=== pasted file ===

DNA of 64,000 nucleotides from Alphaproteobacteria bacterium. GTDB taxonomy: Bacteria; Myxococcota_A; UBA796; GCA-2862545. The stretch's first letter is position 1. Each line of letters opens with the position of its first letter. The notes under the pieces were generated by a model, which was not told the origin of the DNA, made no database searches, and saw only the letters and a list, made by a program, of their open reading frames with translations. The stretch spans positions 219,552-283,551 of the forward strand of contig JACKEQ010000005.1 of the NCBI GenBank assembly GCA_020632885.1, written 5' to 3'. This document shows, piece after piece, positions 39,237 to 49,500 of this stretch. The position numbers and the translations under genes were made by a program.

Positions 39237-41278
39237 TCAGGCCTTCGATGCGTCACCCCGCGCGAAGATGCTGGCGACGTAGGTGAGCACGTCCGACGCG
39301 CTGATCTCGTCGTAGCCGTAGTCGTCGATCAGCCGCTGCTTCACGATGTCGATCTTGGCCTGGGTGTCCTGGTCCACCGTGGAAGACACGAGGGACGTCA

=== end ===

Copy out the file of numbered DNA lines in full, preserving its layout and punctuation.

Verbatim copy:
DNA of 64,000 nucleotides from Alphaproteobacteria bacterium. GTDB taxonomy: Bacteria; Myxococcota_A; UBA796; GCA-2862545. The stretch's first letter is position 1. Each line of letters opens with the position of its first letter. The notes under the pieces were generated by a model, which was not told the origin of the DNA, made no database searches, and saw only the letters and a list, made by a program, of their open reading frames with translations. The stretch spans positions 219,552-283,551 of the forward strand of contig JACKEQ010000005.1 of the NCBI GenBank assembly GCA_020632885.1, written 5' to 3'. This document shows, piece after piece, positions 39,237 to 49,500 of this stretch. The position numbers and the translations under genes were made by a program.

Positions 39237-41278
39237 TCAGGCCTTCGATGCGTCACCCCGCGCGAAGATGCTGGCGACGTAGGTGAGCACGTCCGACGCG
39301 CTGATCTCGTCGTAGCCGTAGTCGTCGATCAGCCGCTGCTTCACGATGTCGATCTTGGCCTGGGTGTCCTGGTCCACCGTGGAAGACACGAGGGACGTCA